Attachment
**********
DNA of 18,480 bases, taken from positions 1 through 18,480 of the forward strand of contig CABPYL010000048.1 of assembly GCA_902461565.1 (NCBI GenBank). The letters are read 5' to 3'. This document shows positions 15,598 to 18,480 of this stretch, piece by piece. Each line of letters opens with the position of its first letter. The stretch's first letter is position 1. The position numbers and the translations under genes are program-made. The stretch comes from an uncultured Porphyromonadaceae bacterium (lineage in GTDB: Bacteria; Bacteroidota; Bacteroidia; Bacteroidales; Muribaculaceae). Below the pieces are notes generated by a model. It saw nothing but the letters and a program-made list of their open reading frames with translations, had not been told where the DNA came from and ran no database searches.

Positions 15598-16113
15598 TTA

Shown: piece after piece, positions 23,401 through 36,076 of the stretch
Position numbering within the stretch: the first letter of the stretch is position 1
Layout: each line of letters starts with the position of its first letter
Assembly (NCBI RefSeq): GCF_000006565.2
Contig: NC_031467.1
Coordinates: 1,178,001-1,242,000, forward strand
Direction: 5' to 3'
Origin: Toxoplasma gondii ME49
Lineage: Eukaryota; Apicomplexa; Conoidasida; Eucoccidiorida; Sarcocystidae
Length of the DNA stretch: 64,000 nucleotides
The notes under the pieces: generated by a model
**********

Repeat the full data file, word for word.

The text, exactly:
DNA of 18,480 bases, taken from positions 1 through 18,480 of the forward strand of contig CABPYL010000048.1 of assembly GCA_902461565.1 (NCBI GenBank). The letters are read 5' to 3'. This document shows positions 15,598 to 18,480 of this stretch, piece by piece. Each line of letters opens with the position of its first letter. The stretch's first letter is position 1. The position numbers and the translations under genes are program-made. The stretch comes from an uncultured Porphyromonadaceae bacterium (lineage in GTDB: Bacteria; Bacteroidota; Bacteroidia; Bacteroidales; Muribaculaceae). Below the pieces are notes generated by a model. It saw nothing but the letters and a program-made list of their open reading frames with translations, had not been told where the DNA came from and ran no database searches.

Positions 15598-16113
15598 TTA

Shown: piece after piece, positions 23,401 through 36,076 of the stretch
Position numbering within the stretch: the first letter of the stretch is position 1
Layout: each line of letters starts with the position of its first letter
Assembly (NCBI RefSeq): GCF_000006565.2
Contig: NC_031467.1
Coordinates: 1,178,001-1,242,000, forward strand
Direction: 5' to 3'
Origin: Toxoplasma gondii ME49
Lineage: Eukaryota; Apicomplexa; Conoidasida; Eucoccidiorida; Sarcocystidae
Length of the DNA stretch: 64,000 nucleotides
The notes under the pieces: generated by a model